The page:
It reminded me of when GE Healthcare bought a large French company of radiological equipment that had a sizable customer base in Latin America. I started taking intensive private French classes to improve my communications with this new inter-company supplier.
Six months after the acquisition, the French headquarters was full of American expatriates and the French way of doing business was gone.
Which culture was better?
Both, depending on who owned the company. Both visions produced good results.
I remember the occasion when I was part of a team of five Latin American executives traveling to Tokyo to negotiate with a large financial Japanese institution. On our side, we had the decision makers to close the deal on the spot. On the Japanese side, they had six negotiators.
At the end of two days of discussions, we had a final dinner and traveled back home leaving the situation in a deadlock. Two months later we were invited for a new meeting. This time we had longer breaks for socialization and common lunches and dinners.
The negotiations went well, and I learned two important lessons (among others): the first was that the final decision maker in Japanese companies usually does not take part in the negotiation rounds. Important decisions are often made after the meeting.
Second, the development of confidence and trust comes first, and the contract is a consequence. Our goal was the opposite: go to the meeting with very good terms, get the contract, and the rest would come later. The consequence was the mentioned deadlock.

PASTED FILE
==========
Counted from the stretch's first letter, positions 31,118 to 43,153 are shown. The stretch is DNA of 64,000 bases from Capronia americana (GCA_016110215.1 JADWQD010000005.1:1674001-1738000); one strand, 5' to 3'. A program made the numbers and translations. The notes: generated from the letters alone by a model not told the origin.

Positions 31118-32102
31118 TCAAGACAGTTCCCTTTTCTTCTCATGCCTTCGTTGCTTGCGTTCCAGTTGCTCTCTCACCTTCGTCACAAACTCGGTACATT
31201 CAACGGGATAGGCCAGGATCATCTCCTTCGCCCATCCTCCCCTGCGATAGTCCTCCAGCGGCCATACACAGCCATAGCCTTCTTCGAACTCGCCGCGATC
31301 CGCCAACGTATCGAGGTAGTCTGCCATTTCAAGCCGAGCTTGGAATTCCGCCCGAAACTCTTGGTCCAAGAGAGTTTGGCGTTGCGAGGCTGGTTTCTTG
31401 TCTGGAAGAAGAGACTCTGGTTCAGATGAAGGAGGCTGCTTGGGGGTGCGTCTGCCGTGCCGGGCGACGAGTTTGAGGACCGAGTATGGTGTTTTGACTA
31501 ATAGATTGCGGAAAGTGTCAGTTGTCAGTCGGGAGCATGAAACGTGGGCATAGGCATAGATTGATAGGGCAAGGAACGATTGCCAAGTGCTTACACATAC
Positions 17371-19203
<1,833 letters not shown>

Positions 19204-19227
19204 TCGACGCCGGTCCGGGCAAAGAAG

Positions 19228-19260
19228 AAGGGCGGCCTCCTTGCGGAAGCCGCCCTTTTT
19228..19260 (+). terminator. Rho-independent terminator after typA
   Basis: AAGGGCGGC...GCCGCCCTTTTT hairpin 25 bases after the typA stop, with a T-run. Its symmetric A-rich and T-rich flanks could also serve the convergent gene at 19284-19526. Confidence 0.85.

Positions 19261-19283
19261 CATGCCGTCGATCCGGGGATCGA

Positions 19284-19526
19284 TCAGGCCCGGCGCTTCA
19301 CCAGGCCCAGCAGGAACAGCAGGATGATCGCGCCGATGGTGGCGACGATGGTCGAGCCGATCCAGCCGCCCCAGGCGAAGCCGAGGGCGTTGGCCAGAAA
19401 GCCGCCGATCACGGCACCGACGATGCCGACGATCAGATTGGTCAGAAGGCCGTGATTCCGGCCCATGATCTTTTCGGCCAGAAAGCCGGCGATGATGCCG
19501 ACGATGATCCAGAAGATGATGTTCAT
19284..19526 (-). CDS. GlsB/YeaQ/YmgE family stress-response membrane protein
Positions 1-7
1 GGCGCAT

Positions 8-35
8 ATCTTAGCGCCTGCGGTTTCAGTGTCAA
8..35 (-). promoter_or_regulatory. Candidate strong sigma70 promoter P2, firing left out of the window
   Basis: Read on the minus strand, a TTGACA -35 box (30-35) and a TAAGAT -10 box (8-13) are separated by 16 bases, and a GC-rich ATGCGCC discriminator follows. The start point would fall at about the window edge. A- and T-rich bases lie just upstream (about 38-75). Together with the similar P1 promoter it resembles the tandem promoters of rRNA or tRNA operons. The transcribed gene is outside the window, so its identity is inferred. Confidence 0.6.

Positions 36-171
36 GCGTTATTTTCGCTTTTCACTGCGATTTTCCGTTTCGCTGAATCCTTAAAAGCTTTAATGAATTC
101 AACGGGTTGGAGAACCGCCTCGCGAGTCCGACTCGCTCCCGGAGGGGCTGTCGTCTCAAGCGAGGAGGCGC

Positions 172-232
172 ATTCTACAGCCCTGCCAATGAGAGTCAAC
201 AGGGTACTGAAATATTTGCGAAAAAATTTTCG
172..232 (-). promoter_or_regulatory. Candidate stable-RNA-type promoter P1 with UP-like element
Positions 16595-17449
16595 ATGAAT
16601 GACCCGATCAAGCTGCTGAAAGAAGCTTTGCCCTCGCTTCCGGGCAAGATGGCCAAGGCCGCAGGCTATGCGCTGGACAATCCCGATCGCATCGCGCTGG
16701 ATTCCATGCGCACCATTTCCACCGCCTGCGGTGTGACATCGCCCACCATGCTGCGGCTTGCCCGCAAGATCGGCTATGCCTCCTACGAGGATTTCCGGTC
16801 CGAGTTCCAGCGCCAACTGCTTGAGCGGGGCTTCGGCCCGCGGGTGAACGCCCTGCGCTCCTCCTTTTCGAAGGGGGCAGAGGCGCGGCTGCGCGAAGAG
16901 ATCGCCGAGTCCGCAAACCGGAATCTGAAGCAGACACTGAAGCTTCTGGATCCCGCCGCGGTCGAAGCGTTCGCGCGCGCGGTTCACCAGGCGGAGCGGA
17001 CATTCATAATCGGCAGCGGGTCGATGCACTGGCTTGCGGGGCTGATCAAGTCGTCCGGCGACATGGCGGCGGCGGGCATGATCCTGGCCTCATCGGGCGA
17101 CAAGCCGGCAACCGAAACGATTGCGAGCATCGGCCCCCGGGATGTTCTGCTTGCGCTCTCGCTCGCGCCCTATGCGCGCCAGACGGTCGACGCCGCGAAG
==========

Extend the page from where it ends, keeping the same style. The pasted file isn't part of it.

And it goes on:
Another episode with a peculiar outcome was a business lunch between me, the country manager, and my American boss with the country manager of an important French company and his boss, who came from France for conversations about a possible partnership.
The relationship between the two of us, locally, was very good, and this was the first meeting between our two global executives.
After the long session just over appetizers and a friendly interaction with the French visitor that was enjoying a good wine and talking about our families, my boss was already impatient.
Looking constantly at his watch he asked me several times when we would get into a business conversation.
By the time dessert was served, the mood was so negative between the two of them that no progress was achieved towards the partnership then.